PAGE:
Majority of the faculty shared their view on these questionnaire items. [2004] [17] Table 2 (continued) Time series Source of evidence Before and after Time measurement implementation Study design Time of evaluation Finding showed their interest in its use. For the healthcare providers (nurses and clinical officers) the time–motion reduction was also observed. A majority of house staff physicians believed that the EHR made workflow more efficient. increased the ability to communicate with other physicians.e. in this study.Domain Primary care Authors Joseph K. 5%). Rotich et al. reduced duplicate or unnecessary testing. patients who were noticed to spend less time waiting. A substantial decrease in the time of patient interaction with healthcare provider was observed. Aim of studies 406 J Med Syst (2007) 31:397–432 . and effective electronic medical record system could be established in a developing country with poor resource. 18%). Evaluation of the impact of introducing CPR on The findings of this study show that the Mosoriot time of healthcare delivery within the rural Medical Record System (MMRC) clearly changed health centre the flow of healthcare in the Mosoriot Rural Health Center (MRHC). 88% of the house staff and 64. Overall. For the nurses and clerks. it was agreed that a simple. and eased access to laboratory results. Similarly there was an increase in the time for searching the information through the system (3% vs. System speed and lack of computers were considered to be the greatest barrier by both groups.7% of the faculty believed that the EHR increased availability of medical records. and reduced patient care errors. however. eased the determination of the treating physician. 0. i. the benefits of which will be realised in the long run in terms of finances and there will be better health services served to the people. more time for personal activities. increased the legibility of documentation. it showed more time spent in registration but less time for writing reports (3% vs. inexpensive. The using of the system showed a clear reduction of 10 minutes (from 41 to 31 minutes) in each visit for the patients. saved time documenting care. They spent less time with patients and other staff and had as a result.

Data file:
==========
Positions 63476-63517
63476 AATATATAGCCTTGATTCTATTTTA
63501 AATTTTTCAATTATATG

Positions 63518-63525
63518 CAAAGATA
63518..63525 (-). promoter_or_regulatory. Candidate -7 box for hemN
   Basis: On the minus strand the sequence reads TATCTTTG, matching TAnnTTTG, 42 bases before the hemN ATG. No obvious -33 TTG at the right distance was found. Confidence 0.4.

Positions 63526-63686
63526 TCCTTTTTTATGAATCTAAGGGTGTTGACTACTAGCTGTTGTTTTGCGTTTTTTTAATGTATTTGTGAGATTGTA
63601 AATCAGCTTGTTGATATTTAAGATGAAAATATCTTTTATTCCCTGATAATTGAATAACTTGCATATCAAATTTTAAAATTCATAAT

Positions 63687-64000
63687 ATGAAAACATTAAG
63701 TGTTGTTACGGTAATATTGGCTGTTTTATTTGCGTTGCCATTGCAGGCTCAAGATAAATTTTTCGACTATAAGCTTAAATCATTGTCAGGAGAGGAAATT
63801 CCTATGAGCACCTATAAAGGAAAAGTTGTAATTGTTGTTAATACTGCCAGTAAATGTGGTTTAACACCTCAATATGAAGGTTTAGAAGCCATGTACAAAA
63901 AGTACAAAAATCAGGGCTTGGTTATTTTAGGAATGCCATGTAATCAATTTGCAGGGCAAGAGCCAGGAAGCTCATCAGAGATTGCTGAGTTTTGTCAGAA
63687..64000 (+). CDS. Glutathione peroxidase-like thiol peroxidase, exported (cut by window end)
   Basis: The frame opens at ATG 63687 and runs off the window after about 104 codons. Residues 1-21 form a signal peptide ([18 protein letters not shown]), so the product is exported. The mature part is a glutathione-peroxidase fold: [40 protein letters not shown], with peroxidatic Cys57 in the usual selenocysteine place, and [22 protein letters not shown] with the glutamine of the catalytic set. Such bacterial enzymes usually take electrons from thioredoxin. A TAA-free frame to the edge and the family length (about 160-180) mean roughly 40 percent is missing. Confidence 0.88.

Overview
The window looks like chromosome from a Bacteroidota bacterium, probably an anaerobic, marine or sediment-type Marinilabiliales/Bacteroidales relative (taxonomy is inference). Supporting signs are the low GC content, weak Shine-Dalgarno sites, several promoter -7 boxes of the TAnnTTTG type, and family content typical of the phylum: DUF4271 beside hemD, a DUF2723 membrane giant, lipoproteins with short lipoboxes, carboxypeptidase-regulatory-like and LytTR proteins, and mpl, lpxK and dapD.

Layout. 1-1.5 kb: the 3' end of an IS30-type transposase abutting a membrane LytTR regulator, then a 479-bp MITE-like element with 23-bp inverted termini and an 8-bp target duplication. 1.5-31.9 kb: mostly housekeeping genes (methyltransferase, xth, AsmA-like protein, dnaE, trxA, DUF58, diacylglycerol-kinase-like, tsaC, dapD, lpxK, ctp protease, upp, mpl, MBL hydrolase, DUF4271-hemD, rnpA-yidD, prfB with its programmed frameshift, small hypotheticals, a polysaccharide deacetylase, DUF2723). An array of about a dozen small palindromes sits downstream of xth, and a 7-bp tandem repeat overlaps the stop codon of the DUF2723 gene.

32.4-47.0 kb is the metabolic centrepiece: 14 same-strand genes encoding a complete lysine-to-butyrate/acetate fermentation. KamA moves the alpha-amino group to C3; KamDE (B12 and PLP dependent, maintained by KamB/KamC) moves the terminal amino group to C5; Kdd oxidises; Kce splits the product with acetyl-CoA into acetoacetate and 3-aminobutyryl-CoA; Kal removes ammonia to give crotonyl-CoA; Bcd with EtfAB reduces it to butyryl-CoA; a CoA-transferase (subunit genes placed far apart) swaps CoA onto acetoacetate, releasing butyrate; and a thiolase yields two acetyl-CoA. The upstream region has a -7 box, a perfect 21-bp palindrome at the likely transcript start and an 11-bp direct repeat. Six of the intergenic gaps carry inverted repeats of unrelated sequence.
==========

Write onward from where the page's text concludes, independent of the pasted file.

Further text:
After –Questionnaire completed To measure clinicians’ computer background and The findings of study show that all clinicians were implementation by 23 physicians. A higher percentage of nurses than physicians perceive that an EMR will eliminate paperwork and will reduce the risk of errors. The time required for handheld computer documentation was also found to be significantly decreased. not decrease patient waiting time. not make patient care less expensive. and accessibility of the documentation as compared to the traditional methods. [2004] [18] After Data obtained from patient To determine whether the introduction handheld From this study.7% of nurses use EMR every day. however. A majorities of physicians and nurses report that the EMR will: not improve the quality of medical care received by the patients. The similar percentage has access to the EMR from any place in the clinical setting.Survey Hospital Likourezos A et al. but its adaptation was J Med Syst (2007) 31:397–432 407 . not decrease the number of ED visits. access data. it was found that the introduction of implementation medical records computer-based documentation could improve a handheld computer into daily routines increased –Archived economic both the quantitative and qualitative aspects of the number of diagnosis recorded and also it records assessed by expert medical records improved the overall quality of the patient records. Most of the department (ED) physicians were familiar with the Internet as they used every day. All clinicians were trained and use the emergency department (ED) EMR. perception of. Before –Interview with expert To estimate the costs of an NHIN (National The findings show that IT is an important tool used implementation panel (10 people) health information network) to improve the safety and efficiency of the U. [2004] domains [23] Randomized controlled trial Hospital Drik Stengel et al. not decrease the crowding in the ED. satisfaction with. [2004] [19] Rainu Kaushal All Survey et al. accurateness. observers The study demonstrated that the ratings on all three investigated aspects of documentation quality were better with the electronic device than with conventional hand written documentation. It was also noticed. Easy to enter data. that the difference in the number of diagnoses was slightly balance by the accompanying load of redundant items which was said to be significantly in favour of the experimental handheld documentation system. read data on the screen were found to be facilitated by the EMR reported by clinicians. –Economic data obtained healthcare system. Most nurses but not physicians perceive that patient information is more confidential with EMR than with paper record.S. The conclusion based on the study clearly affirms the practicability. and 21 experience. Eightyseven percent of physicians and 85. and known with computer and also had used computer nurses concerns about an EMR in emergency before than the new system is installed.